New technologies often confront people with a difficult factor of the unknown, with an inherent change around the corner. New technology has always – and always will be - around, we are too curious, ambitious and inventive not to want to tinker with stuff or trying to change processes for the better. The outcome of that tinkering around, adapting existing materials and processes, often results in something new, a new technology.

Go for the dream

Take some steps back and think of what the Wright brothers did over a century ago. They believed in a dream to be able to “transport” humans in the air – call it “flying” if you want. They used existing science, a whole lot of research and changed existing technology to move everything a huge step forward. Out of that process, the Wright brothers invented something completely new that would shake up the planet. An airplane.

That flying contraption - no offence to mr Wilbur and Orville Wright - was very dangerous in the beginning, the first step to getting a real airplane in the skies came at a huge cost. The Wright brothers weren’t the only ones trying to change the world. A lot of other people tried to build upon a dream and a belief. And paid a huge price.

But the moment eventually came when someone pulled it off; that moment was celebrated by the Wright brothers. They realized the “dream“ and translated it into a working piece of technology. They realized a vague belief and a century long dream into a complete new set of words, concepts, tangible things…. All those years of work, research, testing, failures and small successes ultimately resulted into a new -soon to be huge- industry.
Aviation has a link to freedom, a human need of being able to go anywhere anytime - to be in control of what is around. It was also a belief to do things better.

The same reasoning goes for computation devices: from Wilhelm Schickard’s calculating clock over Charles Babbage first mechanical computer: people want to master certain areas, be in control, or simplify the basics so we can use our time more efficiently and effective to go and explore new frontiers of science.

Those people making the actual change, always build on work of others, sure. But once an emerging technology has found a more common ground - I don’t want to talk about product life cycle but think of a Gauss distribution - the economy helps.

Because humans are eager to earn money.

These two activity streams of being curious and building something new, plus the willingness to make a profit sure help push change and innovation into the masses.
Think about it: 100 years later, and an airplane is now even called an ”Airbus”, it really has become a common “thing” in the last decade. You can buy a ticket for 5 euro taking you 1000 miles away.

I don’t know if that is a good thing in the long run, but the point here is that economy is a big pushing force of innovation, if not the most important force.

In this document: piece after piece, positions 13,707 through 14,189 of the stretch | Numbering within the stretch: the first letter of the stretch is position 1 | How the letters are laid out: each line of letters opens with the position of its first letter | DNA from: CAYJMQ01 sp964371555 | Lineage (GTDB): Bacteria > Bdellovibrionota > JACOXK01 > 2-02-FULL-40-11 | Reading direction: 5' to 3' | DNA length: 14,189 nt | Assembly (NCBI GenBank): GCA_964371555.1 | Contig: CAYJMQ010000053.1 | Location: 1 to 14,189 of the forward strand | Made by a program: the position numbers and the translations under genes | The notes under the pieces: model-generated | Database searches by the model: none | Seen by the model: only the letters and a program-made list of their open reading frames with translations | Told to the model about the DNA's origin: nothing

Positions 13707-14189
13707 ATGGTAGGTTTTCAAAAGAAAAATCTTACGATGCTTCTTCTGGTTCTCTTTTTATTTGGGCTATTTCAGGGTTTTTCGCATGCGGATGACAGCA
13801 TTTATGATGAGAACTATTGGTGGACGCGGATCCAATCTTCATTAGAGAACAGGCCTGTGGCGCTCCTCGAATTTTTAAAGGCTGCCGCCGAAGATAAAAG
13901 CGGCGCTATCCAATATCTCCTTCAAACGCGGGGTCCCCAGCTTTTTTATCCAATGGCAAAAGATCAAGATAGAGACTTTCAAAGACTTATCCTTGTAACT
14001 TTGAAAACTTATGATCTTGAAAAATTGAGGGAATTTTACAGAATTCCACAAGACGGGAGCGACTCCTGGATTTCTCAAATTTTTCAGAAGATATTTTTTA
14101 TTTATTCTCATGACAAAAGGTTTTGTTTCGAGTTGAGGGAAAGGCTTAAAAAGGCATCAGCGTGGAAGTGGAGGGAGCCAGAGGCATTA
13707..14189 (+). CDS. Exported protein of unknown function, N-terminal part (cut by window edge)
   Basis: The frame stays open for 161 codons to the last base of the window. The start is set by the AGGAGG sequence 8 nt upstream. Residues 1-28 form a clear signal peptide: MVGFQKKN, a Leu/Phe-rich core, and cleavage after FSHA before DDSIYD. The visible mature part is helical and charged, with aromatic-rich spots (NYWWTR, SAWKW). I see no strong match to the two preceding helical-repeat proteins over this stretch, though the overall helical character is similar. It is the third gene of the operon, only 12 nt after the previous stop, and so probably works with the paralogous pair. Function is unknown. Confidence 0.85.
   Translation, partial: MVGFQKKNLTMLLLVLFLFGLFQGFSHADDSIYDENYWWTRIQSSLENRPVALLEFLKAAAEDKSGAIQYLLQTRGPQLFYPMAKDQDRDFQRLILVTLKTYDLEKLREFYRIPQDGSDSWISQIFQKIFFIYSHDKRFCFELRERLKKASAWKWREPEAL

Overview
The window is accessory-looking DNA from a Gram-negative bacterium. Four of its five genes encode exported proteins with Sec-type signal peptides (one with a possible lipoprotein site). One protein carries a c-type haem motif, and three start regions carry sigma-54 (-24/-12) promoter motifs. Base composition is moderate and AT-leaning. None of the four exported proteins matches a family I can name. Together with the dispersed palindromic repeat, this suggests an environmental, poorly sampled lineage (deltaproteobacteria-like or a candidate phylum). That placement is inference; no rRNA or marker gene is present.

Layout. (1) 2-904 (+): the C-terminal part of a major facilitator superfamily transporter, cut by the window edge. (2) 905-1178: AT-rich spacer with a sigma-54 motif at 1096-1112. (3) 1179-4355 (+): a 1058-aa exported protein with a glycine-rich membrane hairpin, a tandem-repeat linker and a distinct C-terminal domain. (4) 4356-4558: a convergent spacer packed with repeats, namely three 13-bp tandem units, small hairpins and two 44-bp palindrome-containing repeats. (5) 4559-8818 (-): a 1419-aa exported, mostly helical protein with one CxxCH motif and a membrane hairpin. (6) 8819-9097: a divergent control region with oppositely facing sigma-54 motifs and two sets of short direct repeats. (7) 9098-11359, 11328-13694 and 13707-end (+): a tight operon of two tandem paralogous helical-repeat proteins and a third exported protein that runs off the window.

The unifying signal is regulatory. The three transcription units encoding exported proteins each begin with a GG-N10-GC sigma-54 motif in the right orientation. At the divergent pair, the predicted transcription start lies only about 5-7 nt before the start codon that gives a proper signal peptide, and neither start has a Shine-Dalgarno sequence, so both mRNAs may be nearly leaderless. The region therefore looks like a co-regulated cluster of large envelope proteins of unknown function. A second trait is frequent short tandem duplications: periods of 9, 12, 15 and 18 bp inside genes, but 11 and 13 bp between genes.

And how about Artificial Intelligence?

Truth be told, we live in exciting times when it comes to computational changes.
Yes, we do: The qubit has been defined some time ago, and that seems a promising basis of new computational power to Intel. And DeepMind is also moving forward, getting real results and bringing a first learning algorithm (see: AlphaZero).

So this all does feel like being in the early days, where pioneers were searching and paving a way to a new reality, the era we were “dialling-in to the internet” with a 1200 baud modem.

It is hard to predict when we will find a common working version of AI, and when and how it will be put to good use.

There are nice ‘consumer’ oriented steps forwards like what Google recently showed with their Duplex app demo.
Google Duplex This shows there will be a broad market for small functionalities.

And that’s what the economy really likes: mass market.

We believe there will be a huge market for AI driven applications. And huge market means investment, means ‘people’, even in an AI environment. But let’s be clear: AI still has some serious steps to make to get to a point of “Intelligence”.

We all need clever, curious people helping us pave that way: doing research, building tests, programming proofs-of-concepts and helping customers. At MultiMinds, we use AI and ML to find patterns and predictions in huge data lakes. We can't spill the beans on how exactly we do that, but in data there is a lot to go for. MultiMinds uses a lot of "power" and solutions we can find of the leading players to help customers go into detail of their massive data collections. And we add our own intellegence to that; meaning custom built stuff to find more logic, patterns...
That takes curious, savvy, hands-on and can-do people that aren't afraid of digging into the matter and being eager to find that one hidden gem that makes the difference for Multiminds' customers. Fortunately, multiminds has a great team of highly trained and skilled analysts that get this analytics work done.

Bottom line
We should not stop being curious, and keep trying to improve and make things better. That’s something we owe to our nature: make things better, every step of the way. And it starts with talented, skilled and eager-to-get-things-done people.

So: keep buggering on!
We’ll get there.